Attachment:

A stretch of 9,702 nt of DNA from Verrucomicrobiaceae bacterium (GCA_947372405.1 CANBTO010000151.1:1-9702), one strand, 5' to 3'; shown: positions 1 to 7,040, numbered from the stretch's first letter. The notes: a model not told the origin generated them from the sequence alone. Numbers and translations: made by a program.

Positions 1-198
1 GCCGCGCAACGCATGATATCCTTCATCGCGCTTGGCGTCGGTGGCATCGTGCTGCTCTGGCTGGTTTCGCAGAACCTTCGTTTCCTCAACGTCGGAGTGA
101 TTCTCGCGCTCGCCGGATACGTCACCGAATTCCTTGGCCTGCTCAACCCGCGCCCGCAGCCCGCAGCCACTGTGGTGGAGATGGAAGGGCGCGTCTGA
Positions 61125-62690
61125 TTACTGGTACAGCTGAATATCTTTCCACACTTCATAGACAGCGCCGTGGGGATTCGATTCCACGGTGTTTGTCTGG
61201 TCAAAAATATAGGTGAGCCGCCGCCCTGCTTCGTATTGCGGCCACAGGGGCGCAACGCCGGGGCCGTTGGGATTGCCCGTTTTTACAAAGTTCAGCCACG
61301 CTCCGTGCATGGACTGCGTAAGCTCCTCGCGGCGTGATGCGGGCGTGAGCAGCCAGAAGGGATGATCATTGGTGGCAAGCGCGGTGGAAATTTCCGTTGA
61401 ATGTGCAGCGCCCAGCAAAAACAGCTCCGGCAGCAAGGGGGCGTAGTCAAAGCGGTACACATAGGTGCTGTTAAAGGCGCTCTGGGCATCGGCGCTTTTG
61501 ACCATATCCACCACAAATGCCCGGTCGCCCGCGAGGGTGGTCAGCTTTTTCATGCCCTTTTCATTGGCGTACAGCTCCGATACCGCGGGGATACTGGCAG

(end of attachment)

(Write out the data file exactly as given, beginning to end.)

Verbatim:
A stretch of 9,702 nt of DNA from Verrucomicrobiaceae bacterium (GCA_947372405.1 CANBTO010000151.1:1-9702), one strand, 5' to 3'; shown: positions 1 to 7,040, numbered from the stretch's first letter. The notes: a model not told the origin generated them from the sequence alone. Numbers and translations: made by a program.

Positions 1-198
1 GCCGCGCAACGCATGATATCCTTCATCGCGCTTGGCGTCGGTGGCATCGTGCTGCTCTGGCTGGTTTCGCAGAACCTTCGTTTCCTCAACGTCGGAGTGA
101 TTCTCGCGCTCGCCGGATACGTCACCGAATTCCTTGGCCTGCTCAACCCGCGCCCGCAGCCCGCAGCCACTGTGGTGGAGATGGAAGGGCGCGTCTGA
Positions 61125-62690
61125 TTACTGGTACAGCTGAATATCTTTCCACACTTCATAGACAGCGCCGTGGGGATTCGATTCCACGGTGTTTGTCTGG
61201 TCAAAAATATAGGTGAGCCGCCGCCCTGCTTCGTATTGCGGCCACAGGGGCGCAACGCCGGGGCCGTTGGGATTGCCCGTTTTTACAAAGTTCAGCCACG
61301 CTCCGTGCATGGACTGCGTAAGCTCCTCGCGGCGTGATGCGGGCGTGAGCAGCCAGAAGGGATGATCATTGGTGGCAAGCGCGGTGGAAATTTCCGTTGA
61401 ATGTGCAGCGCCCAGCAAAAACAGCTCCGGCAGCAAGGGGGCGTAGTCAAAGCGGTACACATAGGTGCTGTTAAAGGCGCTCTGGGCATCGGCGCTTTTG
61501 ACCATATCCACCACAAATGCCCGGTCGCCCGCGAGGGTGGTCAGCTTTTTCATGCCCTTTTCATTGGCGTACAGCTCCGATACCGCGGGGATACTGGCAG